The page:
Several tiny green lamps blinked on throughout the oblong vaulted interior. The intricate chromate and copper paneling of the vehicle's enclosure struck me with its beauty, especially in the green hue. Every cab—a vehicle of the Deoan style—was not much more than a hull with wings. This one was no different except, being spacious enough for us with plenty of room to spare, it had to be the largest in the Deo.
Meritus tossed me a piece of dried meat as he entered. "I helped him build this cab."
"We all helped," Cleo said, taking a sampling of the snack as she passed him.
"I...really only helped pack," Alana said, grabbing handholds and pulling herself onto the door's threshold.
"And you were excellent at that," Meritus said.
I rubbed my eyes and stared as they talked excitedly. Meritus and Alana slid across the carpet to sit against the sidewall opposite me.
"You look confused," Meritus said.
"He's been so busy with storytelling practice," Erikal said, entering the cab. "Did we forgot to tell him?" A broad, perfect, grin stretched across his face.
I had not been to Erikal's house for the past few weeks. Cleo had mentioned he had been busy on a vehicle, but I would have assumed she would tell me in advance of any adventure. She leaned against the front window and gave a slight eye roll. "We didn't forget anything—between busily finishing the vehicle and you not being around..."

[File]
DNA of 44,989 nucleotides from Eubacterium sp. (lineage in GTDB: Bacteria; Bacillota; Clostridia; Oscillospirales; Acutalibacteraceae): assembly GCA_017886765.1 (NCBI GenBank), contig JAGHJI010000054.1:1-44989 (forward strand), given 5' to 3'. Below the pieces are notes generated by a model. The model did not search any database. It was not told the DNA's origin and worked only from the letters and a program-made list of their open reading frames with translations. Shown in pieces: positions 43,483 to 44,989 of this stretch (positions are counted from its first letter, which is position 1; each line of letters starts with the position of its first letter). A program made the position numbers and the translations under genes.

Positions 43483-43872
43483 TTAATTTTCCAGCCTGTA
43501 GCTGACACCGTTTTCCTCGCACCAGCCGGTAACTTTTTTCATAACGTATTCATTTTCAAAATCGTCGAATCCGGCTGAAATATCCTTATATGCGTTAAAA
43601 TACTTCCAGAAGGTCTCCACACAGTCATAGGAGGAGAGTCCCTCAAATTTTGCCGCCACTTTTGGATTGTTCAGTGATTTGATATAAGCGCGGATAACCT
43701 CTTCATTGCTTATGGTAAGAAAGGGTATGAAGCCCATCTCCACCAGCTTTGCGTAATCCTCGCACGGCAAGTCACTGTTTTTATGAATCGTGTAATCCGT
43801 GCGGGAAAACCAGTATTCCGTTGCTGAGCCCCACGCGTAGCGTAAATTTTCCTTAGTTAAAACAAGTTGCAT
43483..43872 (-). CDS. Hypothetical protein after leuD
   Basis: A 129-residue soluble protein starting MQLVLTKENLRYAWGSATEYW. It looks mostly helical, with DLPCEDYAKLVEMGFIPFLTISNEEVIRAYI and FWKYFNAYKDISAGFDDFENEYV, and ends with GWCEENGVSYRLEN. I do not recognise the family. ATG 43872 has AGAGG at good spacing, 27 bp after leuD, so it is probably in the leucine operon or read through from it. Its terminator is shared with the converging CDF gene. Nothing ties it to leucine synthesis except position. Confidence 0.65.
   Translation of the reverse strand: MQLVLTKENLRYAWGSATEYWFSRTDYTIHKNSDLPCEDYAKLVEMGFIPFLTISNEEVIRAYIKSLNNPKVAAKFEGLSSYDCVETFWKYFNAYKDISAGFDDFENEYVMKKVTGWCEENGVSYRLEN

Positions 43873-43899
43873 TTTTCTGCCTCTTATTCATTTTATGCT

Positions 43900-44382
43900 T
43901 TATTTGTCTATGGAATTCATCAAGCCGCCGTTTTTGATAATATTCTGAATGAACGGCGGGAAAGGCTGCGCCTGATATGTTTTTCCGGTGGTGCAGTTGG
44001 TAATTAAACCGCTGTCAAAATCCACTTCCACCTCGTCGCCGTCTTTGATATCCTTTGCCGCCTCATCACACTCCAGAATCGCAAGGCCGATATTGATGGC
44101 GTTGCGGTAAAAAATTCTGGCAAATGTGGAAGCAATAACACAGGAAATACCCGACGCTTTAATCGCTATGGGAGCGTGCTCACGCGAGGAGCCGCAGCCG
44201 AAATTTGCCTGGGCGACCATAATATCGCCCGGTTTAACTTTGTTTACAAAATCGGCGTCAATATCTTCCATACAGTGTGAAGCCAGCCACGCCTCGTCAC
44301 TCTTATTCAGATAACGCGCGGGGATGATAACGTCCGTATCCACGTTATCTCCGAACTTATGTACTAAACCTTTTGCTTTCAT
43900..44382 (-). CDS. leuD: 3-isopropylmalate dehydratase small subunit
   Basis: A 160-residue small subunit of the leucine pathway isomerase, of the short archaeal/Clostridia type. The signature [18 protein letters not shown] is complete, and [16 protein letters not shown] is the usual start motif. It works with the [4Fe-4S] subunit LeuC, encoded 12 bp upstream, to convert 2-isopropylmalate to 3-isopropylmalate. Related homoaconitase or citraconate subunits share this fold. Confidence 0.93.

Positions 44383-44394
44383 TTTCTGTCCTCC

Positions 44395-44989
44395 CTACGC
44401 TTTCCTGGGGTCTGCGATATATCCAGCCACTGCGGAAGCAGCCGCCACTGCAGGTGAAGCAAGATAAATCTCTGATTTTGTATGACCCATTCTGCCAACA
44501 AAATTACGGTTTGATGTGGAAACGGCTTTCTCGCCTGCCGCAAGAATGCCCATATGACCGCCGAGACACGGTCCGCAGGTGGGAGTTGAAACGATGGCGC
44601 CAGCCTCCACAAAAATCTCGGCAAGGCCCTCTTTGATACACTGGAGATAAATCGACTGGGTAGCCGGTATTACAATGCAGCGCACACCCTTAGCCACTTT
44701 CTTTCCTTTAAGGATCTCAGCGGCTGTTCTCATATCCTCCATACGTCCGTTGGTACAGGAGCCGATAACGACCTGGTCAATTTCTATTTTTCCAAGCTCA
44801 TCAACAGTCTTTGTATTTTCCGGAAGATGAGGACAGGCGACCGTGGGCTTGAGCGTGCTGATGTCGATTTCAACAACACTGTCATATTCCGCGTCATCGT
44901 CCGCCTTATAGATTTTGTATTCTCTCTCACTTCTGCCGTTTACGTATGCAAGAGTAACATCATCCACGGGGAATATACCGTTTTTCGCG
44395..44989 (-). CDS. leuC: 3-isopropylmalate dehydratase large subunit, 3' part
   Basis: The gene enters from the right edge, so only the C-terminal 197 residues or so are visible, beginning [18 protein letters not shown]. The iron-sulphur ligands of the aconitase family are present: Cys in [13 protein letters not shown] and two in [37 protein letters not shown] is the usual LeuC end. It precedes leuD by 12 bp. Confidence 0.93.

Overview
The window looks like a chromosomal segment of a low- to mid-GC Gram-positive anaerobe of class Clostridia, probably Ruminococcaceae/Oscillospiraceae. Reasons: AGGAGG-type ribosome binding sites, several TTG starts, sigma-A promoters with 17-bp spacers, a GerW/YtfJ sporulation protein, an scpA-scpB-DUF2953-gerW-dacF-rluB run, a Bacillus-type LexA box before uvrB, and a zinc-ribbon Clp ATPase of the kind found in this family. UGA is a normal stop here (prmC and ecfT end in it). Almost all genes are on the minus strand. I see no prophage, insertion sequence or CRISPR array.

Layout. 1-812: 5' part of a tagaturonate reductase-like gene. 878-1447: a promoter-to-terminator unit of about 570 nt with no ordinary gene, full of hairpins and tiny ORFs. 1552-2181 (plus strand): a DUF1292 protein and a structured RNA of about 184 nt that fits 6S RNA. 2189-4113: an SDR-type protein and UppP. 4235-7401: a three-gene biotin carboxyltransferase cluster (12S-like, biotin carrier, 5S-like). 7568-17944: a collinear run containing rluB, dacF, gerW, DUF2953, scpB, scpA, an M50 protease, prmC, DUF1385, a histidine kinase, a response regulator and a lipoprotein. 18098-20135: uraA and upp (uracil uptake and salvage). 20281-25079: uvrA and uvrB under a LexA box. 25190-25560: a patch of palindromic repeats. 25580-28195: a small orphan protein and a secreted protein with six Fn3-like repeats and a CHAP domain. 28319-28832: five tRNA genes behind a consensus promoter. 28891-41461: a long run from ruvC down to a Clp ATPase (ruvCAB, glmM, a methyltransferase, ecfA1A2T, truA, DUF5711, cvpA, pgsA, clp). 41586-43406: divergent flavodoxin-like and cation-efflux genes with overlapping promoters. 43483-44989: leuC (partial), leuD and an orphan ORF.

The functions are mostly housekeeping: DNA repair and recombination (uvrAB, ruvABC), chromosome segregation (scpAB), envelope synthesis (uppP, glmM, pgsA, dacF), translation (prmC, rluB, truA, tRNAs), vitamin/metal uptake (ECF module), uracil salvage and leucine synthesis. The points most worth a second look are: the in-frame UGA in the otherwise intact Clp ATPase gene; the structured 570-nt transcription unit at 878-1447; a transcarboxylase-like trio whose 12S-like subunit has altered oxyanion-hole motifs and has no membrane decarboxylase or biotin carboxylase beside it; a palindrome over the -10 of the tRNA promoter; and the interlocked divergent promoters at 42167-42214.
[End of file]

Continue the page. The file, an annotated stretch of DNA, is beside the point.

"Cleo, you can tell him it's my fault," Meritus said.
Cleo suddenly looked a little coy.
Meritus looked square at me. "I told them to surprise you."
“Surprise me with what?”
Instead of answering, Meritus threw another piece of meat, but I blocked it with my palm, ricocheting it back. He opened his mouth to catch it but missed.
Erikal joined Cleo at the large forward windows. Their hands took the controls underneath and adjusted the two wings' many facets to catch the invisible, divine magic we are taught rises from the ground. The imperceptible energy pushed on the facets, lifting the enormous cab. We hovered several feet above the dew and moonlight-soaked garden of my family's home.
The machine's exterior Sun-fire lights remained deactivated. Even so, Meritus and Alana watched through the side windows as we silently floated away from the earthen berm under which my home lay.
Maybe they mean to circle back around, pretending we were going somewhere?
Meritus and Erikal had gotten into the habit of pranking one another around their birthdays. I thought it might be my turn. "Erikal, my eighteenth birthday was months ago. It's a little late for one of your stunts."
Everyone laughed as though I made a joke.